Thank you all for your thoughts! I do take them into account when planning my garden. Believe it or not I am a mulch lover, but I'm trying to make the front landscape feel "formal." We have a couple topiaries and have recently planted a few weeping evergreen specimens and also some boxwoods & dwarf thujas. When I think of a formal landscape I think of restaurants and commercial applications and love the types of rock they use. There is no way I would be able to get 3 years out of mulch at my house, the sun is extremely strong in the afternoon. We looked at pics of when the house was built and were amazed by how much the siding had faded and it's only been 10 years!

If I do use mulch it will only be in a few places...I love the mulch/rock combination that seems to be popular now. It wouldn't be that rubber stuff though!, it looks like ground up tires...So in response to one of the posters, yes I guess I'm going for the "cold" look.

We still haven't decided yet, but whatever we choose, it will make the landscape look better than it did before.


Thanks..

bullthistle
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Joined: Sun Feb 24, 2008 3:26 pm
Location: North Carolina

You can always put in some pink Flamingos like they do in Florida to go with your formal garden. Formal gardens have their place like around castles and they usually take away from the house and especially with rock mulch which they use extensively in Colorado, river rock, which is pleasing to the eye, when it's xeriscaping, but remember you'll have to water more then normally because the sun will dry out the soil faster. FYI, weed barrier is great but you cannot dump the rock on top of it you may lay the rock down by hand that's why you had the problem that you did. I'd used it all the time and never had a problem either before the plants were planted or after you just cannot take shortcuts and I never pinned it.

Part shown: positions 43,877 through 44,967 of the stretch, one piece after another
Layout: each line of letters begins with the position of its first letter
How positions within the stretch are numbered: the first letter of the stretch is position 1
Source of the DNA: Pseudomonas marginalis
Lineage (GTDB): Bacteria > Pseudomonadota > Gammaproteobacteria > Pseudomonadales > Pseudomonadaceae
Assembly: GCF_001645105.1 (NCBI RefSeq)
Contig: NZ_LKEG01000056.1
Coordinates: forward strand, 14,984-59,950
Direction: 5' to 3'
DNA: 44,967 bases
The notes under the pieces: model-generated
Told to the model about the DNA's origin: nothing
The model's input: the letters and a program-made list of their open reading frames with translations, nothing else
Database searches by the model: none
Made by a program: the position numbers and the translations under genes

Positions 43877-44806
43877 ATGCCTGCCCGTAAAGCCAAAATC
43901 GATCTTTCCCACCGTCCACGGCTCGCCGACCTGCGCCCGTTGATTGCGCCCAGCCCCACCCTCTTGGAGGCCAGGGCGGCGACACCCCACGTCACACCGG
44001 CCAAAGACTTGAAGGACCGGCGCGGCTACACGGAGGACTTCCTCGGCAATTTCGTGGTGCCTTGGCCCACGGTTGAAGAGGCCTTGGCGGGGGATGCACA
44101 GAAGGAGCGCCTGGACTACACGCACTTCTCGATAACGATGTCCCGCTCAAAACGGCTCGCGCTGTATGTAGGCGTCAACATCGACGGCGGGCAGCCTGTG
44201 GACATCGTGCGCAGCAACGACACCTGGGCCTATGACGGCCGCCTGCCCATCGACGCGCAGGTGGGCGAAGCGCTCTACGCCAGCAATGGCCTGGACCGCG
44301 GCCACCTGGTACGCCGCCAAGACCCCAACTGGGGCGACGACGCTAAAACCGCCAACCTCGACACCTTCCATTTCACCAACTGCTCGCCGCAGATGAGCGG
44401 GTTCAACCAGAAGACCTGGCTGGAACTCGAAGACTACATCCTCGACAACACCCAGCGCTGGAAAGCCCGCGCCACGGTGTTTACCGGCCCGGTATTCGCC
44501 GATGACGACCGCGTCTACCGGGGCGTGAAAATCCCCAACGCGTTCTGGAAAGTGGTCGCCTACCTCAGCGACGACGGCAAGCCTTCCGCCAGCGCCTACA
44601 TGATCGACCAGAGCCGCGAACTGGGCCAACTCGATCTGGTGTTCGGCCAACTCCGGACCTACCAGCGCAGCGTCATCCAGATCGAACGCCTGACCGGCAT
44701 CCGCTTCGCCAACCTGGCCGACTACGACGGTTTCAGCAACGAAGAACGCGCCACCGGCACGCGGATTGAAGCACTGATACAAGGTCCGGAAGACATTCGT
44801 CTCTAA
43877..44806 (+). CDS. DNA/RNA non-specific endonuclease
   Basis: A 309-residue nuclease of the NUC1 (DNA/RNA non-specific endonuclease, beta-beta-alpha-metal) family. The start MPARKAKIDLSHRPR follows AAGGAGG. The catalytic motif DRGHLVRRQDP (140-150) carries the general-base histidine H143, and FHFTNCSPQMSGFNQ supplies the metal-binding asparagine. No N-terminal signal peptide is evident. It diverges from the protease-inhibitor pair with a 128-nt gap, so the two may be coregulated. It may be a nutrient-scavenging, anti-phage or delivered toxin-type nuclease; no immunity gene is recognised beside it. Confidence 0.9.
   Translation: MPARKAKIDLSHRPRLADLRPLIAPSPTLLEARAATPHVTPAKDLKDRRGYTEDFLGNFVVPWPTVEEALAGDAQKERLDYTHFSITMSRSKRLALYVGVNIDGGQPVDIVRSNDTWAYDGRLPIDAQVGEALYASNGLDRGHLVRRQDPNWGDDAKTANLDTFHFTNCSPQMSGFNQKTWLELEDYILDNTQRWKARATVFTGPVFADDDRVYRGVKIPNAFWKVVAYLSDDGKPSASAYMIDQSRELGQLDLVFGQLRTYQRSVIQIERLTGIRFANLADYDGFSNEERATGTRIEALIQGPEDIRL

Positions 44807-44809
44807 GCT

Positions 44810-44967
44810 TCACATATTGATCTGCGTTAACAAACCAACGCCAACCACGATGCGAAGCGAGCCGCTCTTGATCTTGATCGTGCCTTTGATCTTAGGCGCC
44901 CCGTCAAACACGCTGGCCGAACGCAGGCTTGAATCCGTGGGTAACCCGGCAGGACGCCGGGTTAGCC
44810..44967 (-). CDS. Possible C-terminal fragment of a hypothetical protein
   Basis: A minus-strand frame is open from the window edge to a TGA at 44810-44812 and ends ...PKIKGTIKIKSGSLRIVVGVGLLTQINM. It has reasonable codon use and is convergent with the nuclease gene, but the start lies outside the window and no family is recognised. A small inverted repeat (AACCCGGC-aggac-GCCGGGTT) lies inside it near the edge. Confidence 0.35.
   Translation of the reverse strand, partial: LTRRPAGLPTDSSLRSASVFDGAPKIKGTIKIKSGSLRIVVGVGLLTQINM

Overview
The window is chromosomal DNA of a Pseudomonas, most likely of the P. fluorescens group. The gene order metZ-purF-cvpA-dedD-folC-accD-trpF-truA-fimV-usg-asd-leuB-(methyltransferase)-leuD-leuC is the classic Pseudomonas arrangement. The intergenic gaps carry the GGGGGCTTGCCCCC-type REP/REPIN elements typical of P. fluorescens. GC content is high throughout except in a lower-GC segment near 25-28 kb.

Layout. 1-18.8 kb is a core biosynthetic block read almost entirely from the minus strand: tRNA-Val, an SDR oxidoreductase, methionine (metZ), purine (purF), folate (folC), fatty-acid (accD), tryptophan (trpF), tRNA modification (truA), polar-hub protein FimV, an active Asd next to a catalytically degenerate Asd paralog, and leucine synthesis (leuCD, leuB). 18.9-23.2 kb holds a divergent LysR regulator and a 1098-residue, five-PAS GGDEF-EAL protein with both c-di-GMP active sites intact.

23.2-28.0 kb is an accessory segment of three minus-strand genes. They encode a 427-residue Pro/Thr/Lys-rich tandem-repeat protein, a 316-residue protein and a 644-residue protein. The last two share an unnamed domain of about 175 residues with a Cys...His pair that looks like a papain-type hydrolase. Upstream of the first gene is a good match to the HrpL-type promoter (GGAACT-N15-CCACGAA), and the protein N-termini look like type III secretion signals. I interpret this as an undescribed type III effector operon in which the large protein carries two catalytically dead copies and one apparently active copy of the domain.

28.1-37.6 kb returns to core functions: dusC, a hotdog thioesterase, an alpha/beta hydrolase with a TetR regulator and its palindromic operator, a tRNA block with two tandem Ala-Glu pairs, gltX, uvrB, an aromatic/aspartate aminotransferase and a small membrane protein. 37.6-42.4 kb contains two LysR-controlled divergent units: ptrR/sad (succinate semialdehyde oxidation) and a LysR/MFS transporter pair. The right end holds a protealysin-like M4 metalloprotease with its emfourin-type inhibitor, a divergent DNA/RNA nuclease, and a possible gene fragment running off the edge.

StorageSmart2
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Whatever you use, I hope everything works out well for you in the end. Don't forget to put up some pictures for us if you can. I'd love to see how the end result turned out. :D

The Helpful Gardener
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Arrgh! No rubber! Do you know [url=https://www.puyallup.wsu.edu/~linda%20chalker-scott/horticultural%20myths_files/Myths/Rubber%20mulch.pdf]what's in that stuff?[/url]

Stone, even on fabric gets to be a pain. In five years, when the leaves and such have built up in it and turned to soil and the weeeds are germinating in it, then what? Dig it out? Ever done that job? NASTY! :evil: One of the ugliest landscape jobs I ever had to do (and he was replacing it with wood mulch... hint, hint...)

Nope, natural wood mulch. Hemlock is dark, most evergreens are (cedar is lighter, but stays in place really well, even on banks) NO CYPRESS (they are harvesting wood that needs to be left in place). Nuggets last longer, but aren't quite as good at keeping out weeds...

Take my word for it (and the majority decision here, as I'm sure you have noted), this is best in the long run...